[ros-users] Future-dating tf transforms by more than 10 minutes?
jfaust at willowgarage.com
Tue May 25 18:30:44 UTC 2010
tf doesn't have an idea of static transforms, so rebroadcasting is the only
On Tue, May 25, 2010 at 10:35 AM, Patrick Bouffard <
bouffard at eecs.berkeley.edu> wrote:
> I have one transform that is determined at run-time, during startup, and
> never changes. It's only used for visualization, and I'd rather not trouble
> the node that determines it with having to rebroadcast it periodically, a la
> static_transform_publisher, nor have to communicate it to another node to do
> that job.
> On Tue, May 25, 2010 at 10:29 AM, Josh Faust <jfaust at willowgarage.com>wrote:
>> If transforms are also being broadcast at the current time, it's going to
>> be limited by whatever the cache time is on the TransformListener being
>> used. rviz uses 10 minutes (which is probably a bit high), but anything
>> using the default time will be limited to 10 seconds.
>> 10 minutes was chosen as "arbitrarily high", so that rviz would always
>> work over spotty wireless. It should probably be lowered to a minute or
>> so. The downside to a large cache time is that it can negatively affect
>> Why are you trying to future date transforms?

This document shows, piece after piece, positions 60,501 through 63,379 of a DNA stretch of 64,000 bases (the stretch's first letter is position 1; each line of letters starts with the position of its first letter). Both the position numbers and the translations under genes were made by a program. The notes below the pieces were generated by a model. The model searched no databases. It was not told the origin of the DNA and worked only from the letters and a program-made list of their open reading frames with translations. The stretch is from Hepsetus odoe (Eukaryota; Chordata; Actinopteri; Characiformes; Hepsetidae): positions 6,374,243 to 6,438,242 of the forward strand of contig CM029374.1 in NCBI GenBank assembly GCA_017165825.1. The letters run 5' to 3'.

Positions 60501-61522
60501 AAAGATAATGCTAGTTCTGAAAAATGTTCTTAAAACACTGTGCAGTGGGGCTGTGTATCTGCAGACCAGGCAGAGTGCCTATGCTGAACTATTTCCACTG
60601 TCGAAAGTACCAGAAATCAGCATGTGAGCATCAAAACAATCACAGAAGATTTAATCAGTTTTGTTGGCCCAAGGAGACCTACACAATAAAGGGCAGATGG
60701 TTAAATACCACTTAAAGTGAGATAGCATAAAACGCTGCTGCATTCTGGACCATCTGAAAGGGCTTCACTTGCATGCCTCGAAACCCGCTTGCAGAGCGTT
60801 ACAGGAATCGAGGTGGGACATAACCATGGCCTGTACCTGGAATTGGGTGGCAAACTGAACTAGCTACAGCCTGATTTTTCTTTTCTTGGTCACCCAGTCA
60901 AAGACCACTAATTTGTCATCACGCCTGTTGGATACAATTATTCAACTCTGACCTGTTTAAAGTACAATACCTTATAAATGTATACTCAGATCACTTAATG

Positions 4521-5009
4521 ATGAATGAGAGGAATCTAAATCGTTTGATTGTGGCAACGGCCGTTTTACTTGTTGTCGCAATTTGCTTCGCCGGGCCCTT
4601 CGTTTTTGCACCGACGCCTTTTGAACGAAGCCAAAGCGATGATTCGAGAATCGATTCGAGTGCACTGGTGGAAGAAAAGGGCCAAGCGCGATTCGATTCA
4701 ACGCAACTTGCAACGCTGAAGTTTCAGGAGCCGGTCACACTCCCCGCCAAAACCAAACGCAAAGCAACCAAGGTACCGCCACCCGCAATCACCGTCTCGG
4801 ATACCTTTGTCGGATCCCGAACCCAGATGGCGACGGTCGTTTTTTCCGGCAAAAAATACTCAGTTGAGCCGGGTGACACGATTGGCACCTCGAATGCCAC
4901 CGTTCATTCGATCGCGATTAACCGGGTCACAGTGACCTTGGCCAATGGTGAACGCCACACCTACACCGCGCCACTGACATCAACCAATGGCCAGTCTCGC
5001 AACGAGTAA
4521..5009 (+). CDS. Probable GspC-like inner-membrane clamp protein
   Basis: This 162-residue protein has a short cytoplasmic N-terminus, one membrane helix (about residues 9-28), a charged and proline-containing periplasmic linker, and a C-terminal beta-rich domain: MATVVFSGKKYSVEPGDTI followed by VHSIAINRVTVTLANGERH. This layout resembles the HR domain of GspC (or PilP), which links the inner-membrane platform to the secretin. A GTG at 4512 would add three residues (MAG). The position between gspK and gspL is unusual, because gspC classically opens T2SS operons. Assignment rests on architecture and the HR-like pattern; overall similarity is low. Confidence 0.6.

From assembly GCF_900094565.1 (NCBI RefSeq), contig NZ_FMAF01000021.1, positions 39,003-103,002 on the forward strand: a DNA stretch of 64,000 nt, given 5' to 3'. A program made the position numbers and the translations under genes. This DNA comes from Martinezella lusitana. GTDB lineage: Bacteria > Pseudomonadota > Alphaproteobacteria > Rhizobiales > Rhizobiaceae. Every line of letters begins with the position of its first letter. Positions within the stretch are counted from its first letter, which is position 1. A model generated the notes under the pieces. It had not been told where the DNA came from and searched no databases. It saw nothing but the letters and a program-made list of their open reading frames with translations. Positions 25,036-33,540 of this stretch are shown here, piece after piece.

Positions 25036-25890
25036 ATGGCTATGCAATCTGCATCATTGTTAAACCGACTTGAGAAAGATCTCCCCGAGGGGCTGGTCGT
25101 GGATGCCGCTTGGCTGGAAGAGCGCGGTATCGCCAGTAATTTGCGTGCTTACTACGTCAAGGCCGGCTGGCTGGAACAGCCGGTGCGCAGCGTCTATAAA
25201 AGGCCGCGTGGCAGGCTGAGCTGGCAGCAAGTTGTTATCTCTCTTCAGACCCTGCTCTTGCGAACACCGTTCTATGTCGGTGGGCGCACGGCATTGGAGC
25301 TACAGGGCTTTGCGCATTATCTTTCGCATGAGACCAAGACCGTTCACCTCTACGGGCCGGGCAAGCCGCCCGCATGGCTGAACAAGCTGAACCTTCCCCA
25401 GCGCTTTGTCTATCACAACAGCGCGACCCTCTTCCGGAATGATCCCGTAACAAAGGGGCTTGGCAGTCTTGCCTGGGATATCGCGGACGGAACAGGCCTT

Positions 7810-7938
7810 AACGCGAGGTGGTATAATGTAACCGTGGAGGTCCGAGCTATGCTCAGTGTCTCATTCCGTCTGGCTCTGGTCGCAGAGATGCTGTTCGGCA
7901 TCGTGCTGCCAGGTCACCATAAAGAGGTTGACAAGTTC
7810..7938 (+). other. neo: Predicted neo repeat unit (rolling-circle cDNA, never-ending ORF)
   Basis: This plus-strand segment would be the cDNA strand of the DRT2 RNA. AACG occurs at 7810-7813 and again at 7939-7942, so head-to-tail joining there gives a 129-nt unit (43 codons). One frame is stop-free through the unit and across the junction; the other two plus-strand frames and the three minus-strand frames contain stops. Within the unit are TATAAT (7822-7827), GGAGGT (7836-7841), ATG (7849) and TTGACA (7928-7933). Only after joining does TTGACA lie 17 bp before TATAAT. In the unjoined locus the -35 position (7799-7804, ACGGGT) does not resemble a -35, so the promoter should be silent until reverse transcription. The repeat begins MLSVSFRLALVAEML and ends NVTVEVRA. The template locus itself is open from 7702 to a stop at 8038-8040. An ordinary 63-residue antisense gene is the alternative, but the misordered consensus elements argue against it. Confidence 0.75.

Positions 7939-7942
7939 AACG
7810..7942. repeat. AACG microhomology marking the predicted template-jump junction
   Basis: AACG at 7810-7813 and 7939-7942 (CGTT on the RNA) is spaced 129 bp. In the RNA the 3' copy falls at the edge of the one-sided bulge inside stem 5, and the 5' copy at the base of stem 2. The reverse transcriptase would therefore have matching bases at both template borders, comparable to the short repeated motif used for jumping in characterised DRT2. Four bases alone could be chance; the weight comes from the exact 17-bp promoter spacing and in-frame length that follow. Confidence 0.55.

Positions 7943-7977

>> On Mon, May 24, 2010 at 10:33 PM, Patrick Bouffard <
>> bouffard at eecs.berkeley.edu> wrote:
>>> Is there a limitation on how far in the future the timestamp of a
>>> transform broadcast by a tf::TransformBroadcaster can be? If there was I
>>> would have expected it to be perhaps the default tf cache time of 10.0
>>> seconds, but my experimentation (this is with boxturtle) seems to indicate
>>> it is 600 seconds. In particular, I'm looking at the frame in rviz, and if I
>>> set the timestamp to ros::Time::now() + ros::Duration(600.1), then I get the
>>> following warning in rviz, and the frame does not have the right data:
>>> No transform from [/grey/camera] to frame [/enu]
>>> ... however if I simply change the 600.1 to 600, there is no warning..
>>> It looks like the constructor in rviz's frame_manager.cpp is where this
>>> tf_ = new tf::TransformListener(ros::NodeHandle(), ros::Duration(10 *
>>> 60), false);
>>> It looks like this is unchanged in trunk as well. Is there is some reason
>>> why ten minutes was chosen? Are there drawbacks to making this longer? Or
>>> configurable? Ten minutes is fine for my present application but it seems to
>>> be somewhat arbitrary.
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